Increasing regulatory pressures, tax burden and energy costs in countries like the U.S. and Kazakhstan are likely to result in a new great migration of crypto miners, Russian analysts believe. Under such a scenario, Russia has what it takes to occupy up to 18% of the global bitcoin hashrate, they claim.
The Russian Federation has a chance to increase its leadership in the field of crypto mining, against the backdrop of negative developments for the industry elsewhere. According to specialists from Intelion Data Systems, a major Russian importer and distributor of mining hardware, the country’s share in the Bitcoin hashrate can potentially reach 18%.
As of January 2022, Russia accounted for nearly 4.7% of the global hashrate, according to calculations by the Cambridge Center for Alternative Finance, ranking fifth among major mining destinations. However, the toughening of policies towards the sector in the leading countries can spark another major migration of miners, similar to the one that followed China’s crackdown on the sector in 2021.
New restrictions on access to low-cost energy amid rising electricity rates and the introduction of higher taxes may entail the relocation to Russia of up to 6% of the mining capacities of the United States, Canada, and China as well as about half of the miners from Kazakhstan, the Intelion team projected, quoted by the crypto page of the Russian business news portal RBC.
In this case, Russia’s share in the global Bitcoin hashrate could rise to 18%, which will amount to 3.95 GW of electricity consumption with an average cost of 128 billion rubles (almost $1.7 billion). In April, the leading Russian mining operator, Bitriver, estimated that Russia has already climbed to second place in terms of total power capacity of the facilities engaged in the extraction of digital currencies. Timofey Semyonov, CEO of Intelion Data Systems, commented:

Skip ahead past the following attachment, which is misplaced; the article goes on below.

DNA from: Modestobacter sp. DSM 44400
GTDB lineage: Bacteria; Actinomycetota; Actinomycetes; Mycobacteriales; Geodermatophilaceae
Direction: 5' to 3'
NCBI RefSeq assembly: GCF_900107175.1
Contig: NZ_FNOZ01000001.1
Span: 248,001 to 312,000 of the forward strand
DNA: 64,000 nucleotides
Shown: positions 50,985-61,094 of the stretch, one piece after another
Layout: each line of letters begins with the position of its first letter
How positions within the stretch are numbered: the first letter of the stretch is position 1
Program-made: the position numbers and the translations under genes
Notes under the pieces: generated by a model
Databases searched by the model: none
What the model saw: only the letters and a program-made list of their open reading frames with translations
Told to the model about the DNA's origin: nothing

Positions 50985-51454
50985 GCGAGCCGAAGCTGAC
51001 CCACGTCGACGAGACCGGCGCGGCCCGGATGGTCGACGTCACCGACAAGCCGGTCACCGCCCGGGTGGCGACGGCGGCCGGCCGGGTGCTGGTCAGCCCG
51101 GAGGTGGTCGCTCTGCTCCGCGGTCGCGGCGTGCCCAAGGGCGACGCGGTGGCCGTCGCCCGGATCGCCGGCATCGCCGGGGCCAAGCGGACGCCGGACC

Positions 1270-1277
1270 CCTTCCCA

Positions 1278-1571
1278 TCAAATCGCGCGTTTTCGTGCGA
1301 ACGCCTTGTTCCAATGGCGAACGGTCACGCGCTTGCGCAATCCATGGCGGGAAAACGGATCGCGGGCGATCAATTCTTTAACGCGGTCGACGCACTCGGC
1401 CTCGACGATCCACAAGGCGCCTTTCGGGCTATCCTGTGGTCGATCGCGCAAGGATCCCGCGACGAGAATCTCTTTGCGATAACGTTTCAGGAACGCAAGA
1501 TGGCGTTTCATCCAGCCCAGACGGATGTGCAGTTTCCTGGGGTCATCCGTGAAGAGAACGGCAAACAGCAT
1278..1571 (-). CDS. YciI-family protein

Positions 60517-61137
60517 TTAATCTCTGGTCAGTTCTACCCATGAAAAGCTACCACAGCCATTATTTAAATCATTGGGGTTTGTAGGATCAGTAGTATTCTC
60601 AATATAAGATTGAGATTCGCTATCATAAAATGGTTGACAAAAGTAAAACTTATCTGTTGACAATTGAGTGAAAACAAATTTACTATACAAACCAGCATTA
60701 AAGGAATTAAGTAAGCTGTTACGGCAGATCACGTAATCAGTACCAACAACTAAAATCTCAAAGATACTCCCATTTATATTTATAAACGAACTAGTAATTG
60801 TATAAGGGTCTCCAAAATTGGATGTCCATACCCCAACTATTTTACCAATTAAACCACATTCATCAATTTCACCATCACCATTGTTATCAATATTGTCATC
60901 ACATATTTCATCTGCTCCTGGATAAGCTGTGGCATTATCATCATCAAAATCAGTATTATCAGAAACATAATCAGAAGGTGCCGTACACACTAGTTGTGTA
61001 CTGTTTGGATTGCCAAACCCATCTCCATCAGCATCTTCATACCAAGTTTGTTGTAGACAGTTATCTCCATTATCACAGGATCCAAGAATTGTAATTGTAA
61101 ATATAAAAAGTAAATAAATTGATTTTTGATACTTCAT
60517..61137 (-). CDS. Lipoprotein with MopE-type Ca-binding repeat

“Russia has every opportunity to change the existing hierarchy of the global crypto mining market. The country has everything you need for this: low cost of electricity, reserves of free capacities, developed energy infrastructure in many regions.”
Semyonov also highlighted the increased efforts of a number of Russian companies to expand their business as well as government support for the industry. While lawmakers are yet to adopt the long-awaited mining legislation, official statements in Moscow have indicated that Russian authorities intend to utilize what President Putin described as Russia’s “competitive advantages” as a mining hotspot.
To create a favorable investment climate, mining in Russia must become a “legal business activity with clear rules of the game,” the experts from Intelion also said. They think that the crisis in the banking sector in the U.S. and Europe, which is “just beginning,” will be leading to a growing demand for bitcoin as a hedging tool and interest in crypto among traditional financial institutions which should result in increasing global mining volumes.
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